PMT 2013-008b by Kenneth L. Gentry, Jr.
Below is a study on the alcoholic nature of wine in the Bible.
In my current non-eschatology series we are considering the question of the morality of alcoholic beverages for the Christian. In the last study I introduced the matter. In this one I will focus on the issue of whether the wine in the Bible was alcoholic.
Undoubtedly, the starting point for any rational discussion of the matter must be with the nature of the wine in Scripture. The moderationist position is that the wine righteously employed by and allowed for consumption among God’s people in the Bible is a fermented quality, alcoholic content beverage. Consider the evidence for this assertion.
1. Lexical Consensus. The leading Old and New Testament lexicons and etymological dictionaries affirm that the major terms used of wine represent a fermented beverage, a “wine”, not “grape juice.” The most important terms for the debate that are employed in Scripture are yayin and shekar (Hebrew) and oinos (Greek).
2. Translational Consensus. The major English translations of Scripture translate these words by English equivalents that bespeak alcoholic beverages, rather than terms such as “juice,” “grape juice,” and so forth. Translations include: “wine,” “strong drink,” “liquor,” and “beer.”
3. Lexical Relationship. One of the major words in our debate is shekar (“strong drink,” NASB). It is the noun form of the verb shakar, which means “become drunk.” This is evidence of the inebriating capacity of shekar.
4. Contextual Usage. Many of the verses that condemn drunkenness make reference to such beverages as yayin, shekar, and oinos. In addition, yayin is said to “make glad the heart” in a number of places. This surely has reference to the effect of an alcoholic beverage, when used in moderation.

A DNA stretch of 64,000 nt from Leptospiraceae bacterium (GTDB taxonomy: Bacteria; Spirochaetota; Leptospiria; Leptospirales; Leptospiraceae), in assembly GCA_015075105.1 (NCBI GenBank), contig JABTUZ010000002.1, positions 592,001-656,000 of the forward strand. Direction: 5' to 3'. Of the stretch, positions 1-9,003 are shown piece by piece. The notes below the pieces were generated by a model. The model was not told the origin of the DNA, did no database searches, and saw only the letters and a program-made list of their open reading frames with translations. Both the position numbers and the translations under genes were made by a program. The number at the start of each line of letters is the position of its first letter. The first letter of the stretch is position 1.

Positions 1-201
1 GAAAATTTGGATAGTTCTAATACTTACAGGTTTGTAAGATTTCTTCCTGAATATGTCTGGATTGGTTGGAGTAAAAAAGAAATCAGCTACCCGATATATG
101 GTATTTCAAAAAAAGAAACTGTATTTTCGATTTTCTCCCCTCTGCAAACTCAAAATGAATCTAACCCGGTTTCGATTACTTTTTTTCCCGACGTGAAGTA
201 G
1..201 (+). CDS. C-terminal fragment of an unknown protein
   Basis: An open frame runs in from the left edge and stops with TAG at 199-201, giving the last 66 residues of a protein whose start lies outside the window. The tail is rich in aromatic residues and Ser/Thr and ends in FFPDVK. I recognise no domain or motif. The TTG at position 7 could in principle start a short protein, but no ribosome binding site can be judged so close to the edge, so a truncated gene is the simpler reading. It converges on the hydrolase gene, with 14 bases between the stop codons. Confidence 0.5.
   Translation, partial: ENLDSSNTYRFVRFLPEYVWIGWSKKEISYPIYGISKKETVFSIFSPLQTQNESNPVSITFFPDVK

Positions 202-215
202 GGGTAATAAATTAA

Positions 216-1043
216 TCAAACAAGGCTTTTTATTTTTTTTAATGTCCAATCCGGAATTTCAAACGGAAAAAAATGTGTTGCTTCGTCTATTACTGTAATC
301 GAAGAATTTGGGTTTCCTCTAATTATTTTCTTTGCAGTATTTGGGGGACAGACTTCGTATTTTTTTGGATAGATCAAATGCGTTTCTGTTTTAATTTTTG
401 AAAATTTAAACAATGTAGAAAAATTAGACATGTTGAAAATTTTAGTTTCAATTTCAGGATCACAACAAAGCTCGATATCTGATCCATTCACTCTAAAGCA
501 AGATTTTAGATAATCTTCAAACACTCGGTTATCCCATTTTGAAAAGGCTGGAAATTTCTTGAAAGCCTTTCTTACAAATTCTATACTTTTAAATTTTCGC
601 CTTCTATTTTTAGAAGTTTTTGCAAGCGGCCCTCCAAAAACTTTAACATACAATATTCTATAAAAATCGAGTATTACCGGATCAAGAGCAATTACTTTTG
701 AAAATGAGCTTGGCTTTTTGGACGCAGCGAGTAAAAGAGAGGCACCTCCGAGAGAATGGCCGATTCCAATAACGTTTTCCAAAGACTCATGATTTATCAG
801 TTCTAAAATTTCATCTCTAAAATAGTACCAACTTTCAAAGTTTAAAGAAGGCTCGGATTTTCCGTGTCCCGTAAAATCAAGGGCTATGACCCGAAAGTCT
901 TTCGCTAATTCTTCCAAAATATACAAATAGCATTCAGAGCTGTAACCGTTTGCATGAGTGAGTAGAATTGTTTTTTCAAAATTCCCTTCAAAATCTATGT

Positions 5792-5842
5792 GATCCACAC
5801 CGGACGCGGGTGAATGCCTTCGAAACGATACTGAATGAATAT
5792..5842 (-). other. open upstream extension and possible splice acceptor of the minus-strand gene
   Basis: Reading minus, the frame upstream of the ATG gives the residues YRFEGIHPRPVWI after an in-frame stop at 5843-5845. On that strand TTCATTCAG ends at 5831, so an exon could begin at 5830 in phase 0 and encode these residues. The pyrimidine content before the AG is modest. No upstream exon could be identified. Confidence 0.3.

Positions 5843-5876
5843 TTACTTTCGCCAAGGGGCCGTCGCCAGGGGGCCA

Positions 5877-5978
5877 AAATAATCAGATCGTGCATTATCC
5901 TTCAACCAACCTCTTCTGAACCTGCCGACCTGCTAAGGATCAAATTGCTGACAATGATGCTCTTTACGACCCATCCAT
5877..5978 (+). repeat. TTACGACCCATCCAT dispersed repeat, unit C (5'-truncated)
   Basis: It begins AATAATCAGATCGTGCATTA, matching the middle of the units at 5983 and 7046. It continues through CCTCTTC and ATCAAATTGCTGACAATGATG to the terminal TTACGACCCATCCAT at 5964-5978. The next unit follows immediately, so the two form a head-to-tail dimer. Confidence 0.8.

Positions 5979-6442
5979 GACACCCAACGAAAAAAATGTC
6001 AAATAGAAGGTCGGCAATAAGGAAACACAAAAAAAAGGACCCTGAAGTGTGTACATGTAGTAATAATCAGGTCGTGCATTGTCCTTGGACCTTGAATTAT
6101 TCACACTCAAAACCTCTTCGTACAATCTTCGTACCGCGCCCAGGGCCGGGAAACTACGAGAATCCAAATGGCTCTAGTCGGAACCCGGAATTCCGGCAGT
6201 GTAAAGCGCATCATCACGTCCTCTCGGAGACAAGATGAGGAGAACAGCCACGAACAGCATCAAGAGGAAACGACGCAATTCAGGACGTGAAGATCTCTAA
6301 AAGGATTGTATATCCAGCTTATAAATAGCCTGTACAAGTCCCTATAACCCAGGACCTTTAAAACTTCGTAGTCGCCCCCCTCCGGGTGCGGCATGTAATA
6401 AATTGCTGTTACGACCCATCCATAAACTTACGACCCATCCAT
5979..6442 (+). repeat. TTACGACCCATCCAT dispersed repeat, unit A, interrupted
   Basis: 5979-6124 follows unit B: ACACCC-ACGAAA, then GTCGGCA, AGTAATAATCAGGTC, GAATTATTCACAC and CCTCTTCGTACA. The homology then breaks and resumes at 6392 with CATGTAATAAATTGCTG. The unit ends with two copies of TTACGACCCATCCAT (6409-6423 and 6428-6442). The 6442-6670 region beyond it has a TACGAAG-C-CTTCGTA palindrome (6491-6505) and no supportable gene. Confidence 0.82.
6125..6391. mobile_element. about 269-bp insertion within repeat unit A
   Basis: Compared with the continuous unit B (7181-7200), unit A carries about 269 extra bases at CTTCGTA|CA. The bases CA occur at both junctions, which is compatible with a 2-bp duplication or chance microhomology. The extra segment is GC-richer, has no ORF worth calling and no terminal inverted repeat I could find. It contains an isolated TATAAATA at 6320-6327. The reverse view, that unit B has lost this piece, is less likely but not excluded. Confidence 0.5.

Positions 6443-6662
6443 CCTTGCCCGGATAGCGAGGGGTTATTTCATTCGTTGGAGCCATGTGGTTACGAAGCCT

5. Descriptive Reference. In certain places in Scripture the aging of the liquid express of the grape is specifically mentioned (Is. 25:5, 6; Luke 5:39). Aging is an essential factor for wine to be alcoholic.
6. Circumspection Requirement. On some occasions, “strong” Christians are instructed to forgo the use of wine (Rom. 14:21), when there is a serious likelihood of “destroying” (Rom 14:15) a “weaker brother” (Rom. 14:1; 15:1). This surely indicates the temporary forgoing of an alcoholic beverage, rather than grape juice.
7. Ecclesiastical Expectation. Church officers are required to use wine in moderation (I Tim. 3:8; Tit. 2:3), indicating its fermented quality and intoxicating capacity.
8. Qualified Silence. Interestingly, there are no Biblical distinctions between “safe” wines. Scripture lacks any commendation of “new wine” (fresh grape juice) over and exclusive of “old wine” (fermented beverages). Scripture lacks any commendation of watered wine over undiluted wine (it even disparages water wine, Is. 1:22). Scripture lacks any encouragement to retarding fermentation, which occurs naturally. Evidence exists that wine was intentionally exposed in order to accelerate the fermentation process (Is. 25:6; Jer. 48:11).
In this on-air radio debate Dr. Gentry engages the president of the National Templar’s Society on the question of whether it is ever acceptable for a Christian to drink alcohol. Provides helpful insights into both sides of the issue.
In this professionally-produced, four-part docu-lecture series, Dr. Gentry engages a hotly-debated issue within the Christian church: the question of the Christian and alcoholic beverages.
Dr. Gentry presents and defends the case for a moderate consumption of alcoholic beverages by Christians. These four lectures cover all the essential Bible verses and logical arguments defending a Christian’s right to partake of alcohol. He does so in an irenic manner and while noting biblical warnings about the potential dangers of alcohol, when they are abused.
The four lectures are between 20-25 minutes in length. This is perfect for use in a Sunday school program, or any personal or small group Bible study.